Wow, these guys believed they would be off’d! That’s some crazy stuff there.
These weeks were the critical turning point. China had already locked down. Farrar reports that “the world had all the information it needed by 24 January: a potentially fatal novel respiratory disease that could spread between people without symptoms, with no vaccines or treatments, that had already ravaged a huge, highly connected Chinese city.”
Then the possibility of a lab leak became very obvious in these days. “In the last week of January 2020,” he writes, “I saw email chatter from scientists in the US suggesting the virus looked almost engineered to infect human cells. These were credible scientists proposing an incredible, and terrifying, possibility of either an accidental leak from a laboratory or a deliberate release.”
This fits exactly with the above memo to Fauci. It was at this point that the cool-and-collected Fauci organized the authors of what became the “Proximal Origin” paper that denied it was a lab leak, the first draft of which was circulated on February 4. Among the authors was a virologist who had worked with EcoHealth.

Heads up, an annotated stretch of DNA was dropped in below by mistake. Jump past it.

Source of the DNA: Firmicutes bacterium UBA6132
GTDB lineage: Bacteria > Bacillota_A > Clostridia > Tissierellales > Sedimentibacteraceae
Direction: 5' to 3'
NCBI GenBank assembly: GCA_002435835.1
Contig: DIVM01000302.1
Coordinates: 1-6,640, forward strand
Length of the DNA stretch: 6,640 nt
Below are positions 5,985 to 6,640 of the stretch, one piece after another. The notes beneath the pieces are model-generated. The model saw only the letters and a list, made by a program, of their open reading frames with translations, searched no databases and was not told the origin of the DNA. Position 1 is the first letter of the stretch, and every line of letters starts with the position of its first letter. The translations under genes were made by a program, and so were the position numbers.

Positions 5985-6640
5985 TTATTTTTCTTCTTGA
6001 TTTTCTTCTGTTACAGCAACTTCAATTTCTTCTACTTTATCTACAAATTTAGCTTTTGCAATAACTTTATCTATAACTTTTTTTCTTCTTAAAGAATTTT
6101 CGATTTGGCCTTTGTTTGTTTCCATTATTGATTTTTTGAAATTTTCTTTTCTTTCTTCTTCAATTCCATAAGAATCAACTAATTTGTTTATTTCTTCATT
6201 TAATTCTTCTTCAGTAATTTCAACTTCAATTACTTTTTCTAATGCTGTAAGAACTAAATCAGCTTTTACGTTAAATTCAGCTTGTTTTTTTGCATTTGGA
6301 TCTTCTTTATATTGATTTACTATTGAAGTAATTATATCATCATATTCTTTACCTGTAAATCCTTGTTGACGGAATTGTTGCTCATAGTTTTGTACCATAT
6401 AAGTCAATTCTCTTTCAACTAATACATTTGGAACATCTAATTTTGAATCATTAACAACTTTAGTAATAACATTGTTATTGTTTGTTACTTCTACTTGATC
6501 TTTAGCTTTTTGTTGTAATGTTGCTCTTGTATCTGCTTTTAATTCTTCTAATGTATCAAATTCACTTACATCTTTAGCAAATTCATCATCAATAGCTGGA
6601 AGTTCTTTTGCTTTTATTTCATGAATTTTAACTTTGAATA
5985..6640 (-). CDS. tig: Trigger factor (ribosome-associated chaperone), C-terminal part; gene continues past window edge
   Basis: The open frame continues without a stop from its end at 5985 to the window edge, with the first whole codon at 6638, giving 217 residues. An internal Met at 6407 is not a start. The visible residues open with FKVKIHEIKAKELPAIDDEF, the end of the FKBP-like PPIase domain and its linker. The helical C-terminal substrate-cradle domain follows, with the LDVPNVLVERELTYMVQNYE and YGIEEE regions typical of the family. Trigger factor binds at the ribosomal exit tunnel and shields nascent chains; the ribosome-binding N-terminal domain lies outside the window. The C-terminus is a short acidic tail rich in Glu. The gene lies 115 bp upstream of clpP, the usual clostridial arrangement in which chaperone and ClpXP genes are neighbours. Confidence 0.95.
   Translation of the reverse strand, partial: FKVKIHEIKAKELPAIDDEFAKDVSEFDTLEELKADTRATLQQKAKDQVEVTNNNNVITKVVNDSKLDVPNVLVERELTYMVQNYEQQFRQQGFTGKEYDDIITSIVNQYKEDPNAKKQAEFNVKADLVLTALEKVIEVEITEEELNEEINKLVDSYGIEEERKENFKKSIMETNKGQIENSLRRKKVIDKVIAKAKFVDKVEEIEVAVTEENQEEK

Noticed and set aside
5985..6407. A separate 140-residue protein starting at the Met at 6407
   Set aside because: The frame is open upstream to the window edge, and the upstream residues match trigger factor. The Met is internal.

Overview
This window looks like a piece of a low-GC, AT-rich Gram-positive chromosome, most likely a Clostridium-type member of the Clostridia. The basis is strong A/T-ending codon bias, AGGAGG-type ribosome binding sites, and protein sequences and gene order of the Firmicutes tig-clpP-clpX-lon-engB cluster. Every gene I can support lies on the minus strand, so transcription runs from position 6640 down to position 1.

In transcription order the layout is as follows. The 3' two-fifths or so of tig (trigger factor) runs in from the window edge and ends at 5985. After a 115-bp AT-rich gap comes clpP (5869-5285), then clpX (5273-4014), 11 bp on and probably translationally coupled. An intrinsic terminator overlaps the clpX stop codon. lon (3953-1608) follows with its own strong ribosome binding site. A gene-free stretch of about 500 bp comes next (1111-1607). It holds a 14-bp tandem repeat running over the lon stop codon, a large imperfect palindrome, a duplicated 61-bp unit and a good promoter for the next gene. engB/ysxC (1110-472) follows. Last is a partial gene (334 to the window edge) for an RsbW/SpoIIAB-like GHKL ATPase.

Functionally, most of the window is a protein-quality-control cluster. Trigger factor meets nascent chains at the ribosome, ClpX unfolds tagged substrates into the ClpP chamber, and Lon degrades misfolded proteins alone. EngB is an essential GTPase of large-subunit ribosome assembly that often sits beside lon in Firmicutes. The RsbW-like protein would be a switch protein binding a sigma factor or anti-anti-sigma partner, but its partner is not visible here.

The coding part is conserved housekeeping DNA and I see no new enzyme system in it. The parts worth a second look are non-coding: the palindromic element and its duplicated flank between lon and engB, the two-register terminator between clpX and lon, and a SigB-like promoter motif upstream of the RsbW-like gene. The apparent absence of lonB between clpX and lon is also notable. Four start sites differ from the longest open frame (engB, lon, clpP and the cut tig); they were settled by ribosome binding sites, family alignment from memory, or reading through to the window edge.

You can look through the entire timeline and see that this all checks out. It seems ever clearer what was going on here. Fauci and his cohorts were alerted to NIH funding of the Wuhan lab. They became convinced of the very strong likelihood that this was a lab leak, accidental or deliberate. This began to make some sense of other reports from many months earlier of sick soldiers returning from the Military World Games. They panicked and they worked on a cover-up.
Why did they panic? Was it for fear of the public health consequences of a rapidly spreading virus? More likely, they panicked that they would rightly be blamed for it because the lab was funded through a third party by US taxpayers. They must also have known that they were doing gain-of-function research: the idea that labs create viruses and then also manufacture the antidote in the form of a vaccine. But according to the report on Fauci’s desk, no vaccine works for this one or others in this class of virus.